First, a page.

Prostate specific membrane antigen (PSMA) PET/MRI can determine whether cancer is likely to return within two years after prostatectomy in men recently diagnosed with intermediate or high-grade prostate cancer. Because prostate cancer has widely varying outcomes after treatment, this information could be pivotal in guiding patient management.
“PSMA PET/MRI adds value to the pre-therapy evaluation of patients with newly diagnosed prostate cancer, and the information from PET seems to be as reliable, if not more reliable, than biopsy findings and clinical information in predicting which patients will have suboptimal outcome,” said lead author Farshad Moradi, MD, PhD, clinical associate professor of Radiology–Nuclear Medicine at Stanford University Medical Center.
There are several imaging modalities that can be used in prostate cancer patients, but Moradi told Inside Precision Medicine that they chose PET/MRI “Because they provide complementary information.” The downside is the cost and availability of the techniques and the added radiation from PET. “We are hoping that our study and others will identify which patients will benefit most from PSMA PET.”
This research was published in the December issue of The Journal of Nuclear Medicine and led by Andrei Iagaru, MD, professor of Radiology–Nuclear Medicine and chief of the Division of Nuclear Medicine and Molecular Imaging at Stanford University Medical Center.
About 1 in 8 men will be diagnosed with prostate cancer during their lifetime, according to the American Cancer Society. ACS reports that it is the second leading cause of cancer death in American men, behind only lung cancer, with 1 man in 41 dying from this type of malignancy.
But many cases of localized prostate cancer are treated successfully. It is vital to predict which patients will instead experience a rapid progression even after prostatectomy or radiation therapy.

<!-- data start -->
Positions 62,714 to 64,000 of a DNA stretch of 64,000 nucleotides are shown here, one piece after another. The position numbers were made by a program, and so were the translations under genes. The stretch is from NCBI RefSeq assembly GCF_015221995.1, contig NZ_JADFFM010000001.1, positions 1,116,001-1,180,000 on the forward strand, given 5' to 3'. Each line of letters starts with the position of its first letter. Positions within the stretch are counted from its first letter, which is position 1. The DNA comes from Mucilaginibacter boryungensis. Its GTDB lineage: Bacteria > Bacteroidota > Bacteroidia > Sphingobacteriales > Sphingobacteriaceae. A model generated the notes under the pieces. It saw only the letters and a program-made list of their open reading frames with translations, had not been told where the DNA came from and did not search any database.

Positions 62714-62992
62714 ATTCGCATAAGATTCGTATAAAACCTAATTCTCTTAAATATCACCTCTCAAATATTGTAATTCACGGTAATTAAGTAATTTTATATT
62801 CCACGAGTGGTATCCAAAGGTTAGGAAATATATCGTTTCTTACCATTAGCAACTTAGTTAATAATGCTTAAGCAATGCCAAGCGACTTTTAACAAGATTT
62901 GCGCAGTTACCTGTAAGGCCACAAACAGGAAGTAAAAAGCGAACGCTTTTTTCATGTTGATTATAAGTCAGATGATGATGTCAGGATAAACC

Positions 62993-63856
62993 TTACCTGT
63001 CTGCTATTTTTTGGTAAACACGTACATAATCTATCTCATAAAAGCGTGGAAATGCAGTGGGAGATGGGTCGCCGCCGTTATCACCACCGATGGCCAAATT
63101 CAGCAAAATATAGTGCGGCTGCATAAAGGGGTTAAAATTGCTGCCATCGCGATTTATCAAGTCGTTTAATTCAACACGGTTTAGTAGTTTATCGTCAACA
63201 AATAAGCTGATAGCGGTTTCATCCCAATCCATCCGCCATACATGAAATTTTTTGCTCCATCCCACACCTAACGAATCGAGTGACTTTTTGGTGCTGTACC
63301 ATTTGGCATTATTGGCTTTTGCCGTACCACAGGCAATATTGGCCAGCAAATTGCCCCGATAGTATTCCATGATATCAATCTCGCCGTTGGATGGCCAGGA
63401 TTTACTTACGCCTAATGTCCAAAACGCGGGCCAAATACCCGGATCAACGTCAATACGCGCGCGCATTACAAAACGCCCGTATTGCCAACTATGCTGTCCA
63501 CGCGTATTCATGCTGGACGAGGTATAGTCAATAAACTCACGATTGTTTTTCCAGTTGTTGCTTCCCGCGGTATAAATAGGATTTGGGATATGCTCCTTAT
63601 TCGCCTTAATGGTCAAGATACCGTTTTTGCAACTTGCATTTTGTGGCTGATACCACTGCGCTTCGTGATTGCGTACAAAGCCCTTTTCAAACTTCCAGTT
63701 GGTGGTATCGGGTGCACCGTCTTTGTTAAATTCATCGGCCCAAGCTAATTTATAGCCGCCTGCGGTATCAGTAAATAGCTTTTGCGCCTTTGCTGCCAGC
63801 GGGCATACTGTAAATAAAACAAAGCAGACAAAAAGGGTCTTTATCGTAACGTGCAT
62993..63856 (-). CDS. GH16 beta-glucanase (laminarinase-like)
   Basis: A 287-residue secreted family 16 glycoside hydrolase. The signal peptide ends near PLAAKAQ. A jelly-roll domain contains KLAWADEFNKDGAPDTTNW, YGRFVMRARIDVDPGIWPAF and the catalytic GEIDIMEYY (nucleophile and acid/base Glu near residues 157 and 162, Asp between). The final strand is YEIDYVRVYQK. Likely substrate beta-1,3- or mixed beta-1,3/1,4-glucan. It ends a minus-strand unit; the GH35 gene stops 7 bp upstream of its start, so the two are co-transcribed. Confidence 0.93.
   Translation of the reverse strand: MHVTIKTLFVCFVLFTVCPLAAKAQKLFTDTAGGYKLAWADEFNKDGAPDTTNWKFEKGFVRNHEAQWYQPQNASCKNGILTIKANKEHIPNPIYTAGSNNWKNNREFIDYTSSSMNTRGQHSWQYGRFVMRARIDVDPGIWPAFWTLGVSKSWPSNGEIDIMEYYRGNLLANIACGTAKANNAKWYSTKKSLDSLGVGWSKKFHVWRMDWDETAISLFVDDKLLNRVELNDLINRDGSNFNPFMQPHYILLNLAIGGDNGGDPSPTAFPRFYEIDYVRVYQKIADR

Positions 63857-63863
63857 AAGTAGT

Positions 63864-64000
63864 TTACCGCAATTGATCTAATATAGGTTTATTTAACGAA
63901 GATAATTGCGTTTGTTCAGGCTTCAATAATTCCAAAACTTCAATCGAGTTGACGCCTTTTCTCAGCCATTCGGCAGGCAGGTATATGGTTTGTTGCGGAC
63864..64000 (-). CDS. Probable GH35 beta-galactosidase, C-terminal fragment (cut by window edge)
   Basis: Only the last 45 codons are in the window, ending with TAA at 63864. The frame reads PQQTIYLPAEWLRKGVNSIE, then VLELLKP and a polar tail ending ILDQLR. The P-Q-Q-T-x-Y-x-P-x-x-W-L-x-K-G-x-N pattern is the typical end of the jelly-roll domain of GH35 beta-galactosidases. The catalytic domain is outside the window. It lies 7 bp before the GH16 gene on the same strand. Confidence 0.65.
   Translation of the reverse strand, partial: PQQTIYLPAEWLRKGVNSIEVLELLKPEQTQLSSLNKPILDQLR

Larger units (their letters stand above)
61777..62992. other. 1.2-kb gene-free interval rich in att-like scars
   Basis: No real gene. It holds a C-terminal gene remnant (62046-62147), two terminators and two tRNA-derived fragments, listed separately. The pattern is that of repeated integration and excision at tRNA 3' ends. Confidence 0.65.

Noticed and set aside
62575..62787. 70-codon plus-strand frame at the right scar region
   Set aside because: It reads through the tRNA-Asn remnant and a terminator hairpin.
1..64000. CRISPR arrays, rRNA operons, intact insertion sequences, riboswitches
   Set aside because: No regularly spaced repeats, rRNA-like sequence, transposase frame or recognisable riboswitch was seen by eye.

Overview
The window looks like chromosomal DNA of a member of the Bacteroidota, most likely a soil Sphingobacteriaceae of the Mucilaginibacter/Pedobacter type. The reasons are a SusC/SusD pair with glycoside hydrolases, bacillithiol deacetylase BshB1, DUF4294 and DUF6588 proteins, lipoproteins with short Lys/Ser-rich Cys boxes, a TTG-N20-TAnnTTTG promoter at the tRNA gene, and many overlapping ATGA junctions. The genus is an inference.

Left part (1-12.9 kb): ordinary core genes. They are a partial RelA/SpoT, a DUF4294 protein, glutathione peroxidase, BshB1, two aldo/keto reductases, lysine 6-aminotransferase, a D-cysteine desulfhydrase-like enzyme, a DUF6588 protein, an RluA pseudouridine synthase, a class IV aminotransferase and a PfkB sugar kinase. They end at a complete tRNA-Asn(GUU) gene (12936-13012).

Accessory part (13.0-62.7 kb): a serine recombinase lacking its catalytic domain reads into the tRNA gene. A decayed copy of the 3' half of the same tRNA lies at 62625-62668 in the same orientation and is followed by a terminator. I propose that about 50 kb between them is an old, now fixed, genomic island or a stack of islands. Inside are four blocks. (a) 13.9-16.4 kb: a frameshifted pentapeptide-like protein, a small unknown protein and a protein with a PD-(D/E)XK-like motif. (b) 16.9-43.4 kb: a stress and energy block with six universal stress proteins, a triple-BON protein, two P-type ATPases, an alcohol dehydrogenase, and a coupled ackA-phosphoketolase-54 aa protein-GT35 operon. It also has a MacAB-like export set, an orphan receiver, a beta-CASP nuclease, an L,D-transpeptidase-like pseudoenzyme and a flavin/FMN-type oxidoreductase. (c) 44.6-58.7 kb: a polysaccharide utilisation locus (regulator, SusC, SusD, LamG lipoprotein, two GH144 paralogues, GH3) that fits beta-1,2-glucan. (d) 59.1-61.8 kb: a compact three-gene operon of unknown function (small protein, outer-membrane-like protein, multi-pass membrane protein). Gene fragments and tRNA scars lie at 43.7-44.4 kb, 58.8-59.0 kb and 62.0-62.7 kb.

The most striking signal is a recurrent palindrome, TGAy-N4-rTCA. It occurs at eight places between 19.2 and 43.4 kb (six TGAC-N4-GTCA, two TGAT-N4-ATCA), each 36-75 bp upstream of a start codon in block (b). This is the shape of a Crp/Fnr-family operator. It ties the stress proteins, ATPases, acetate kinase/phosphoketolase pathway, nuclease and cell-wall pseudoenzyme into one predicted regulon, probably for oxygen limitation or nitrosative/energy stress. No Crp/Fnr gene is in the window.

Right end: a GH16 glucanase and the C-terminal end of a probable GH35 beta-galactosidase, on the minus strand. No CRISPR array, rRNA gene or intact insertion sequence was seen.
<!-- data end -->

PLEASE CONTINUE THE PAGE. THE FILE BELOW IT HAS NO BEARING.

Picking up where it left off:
“Clinicians currently use biopsy findings and clinical information, such as prostate-specific antigen (PSA) levels, to predict if prostate cancer is slow-growing or if it will spread quickly and require aggressive treatments,” said Iagaru. “However, functional imaging, such as PET/MRI, is increasingly being considered as a way to identify patients at risk for persistent or recurrent disease.”
These researchers examined the value of 68Ga-PSMA-11 PET/MRI for risk stratification of newly diagnosed prostate patients prior to initial therapy. Seventy-three patients with a new diagnosis of intermediate- or high-grade prostate cancer were imaged with 68Ga-PSMA-11 PET/MR between April 2016 and December 2020.
PET findings were divided into groups based on low versus high uptake in the primary lesion and the presence or absence of metastatic disease. These findings were compared to biopsy results and clinical information. The relationship between the PET/MRI findings and patient outcomes were also examined.
High uptake in the primary lesion and the presence of PSMA avid metastasis were associated with rapid recurrence within two years of prostatectomy. In contrast, patients with low uptake in the primary lesion who did not have evidence of metastatic disease on PET/MRI had a low likelihood of experiencing recurrence during the follow-up period.
Moradi said, “This study provides support for including PSMA PET to aid in clinical decision making about prostate cancer therapy options. PSMA pre-surgery may contribute to establishing one of the ‘killer applications’ for PET/MRI.”
PET/MRI is also being used in primary diagnosis of prostate cancer. A recent review found that PET/MRI was “highly sensitive” in detecting primary prostate cancer, particularly when used with radio labeled PSMA. Researchers at the University of Gothenburg in Sweden Found they could halve the risk of over-diagnosis of this disease using PSA blood tests followed by MRI.
The Stanford team will pursue further studies, such as, “Utility of PSMA PET/MRI in patients that plan to undergo novel localized treatments, including high intensity focused ultrasound ablation,” Moradi told IPM.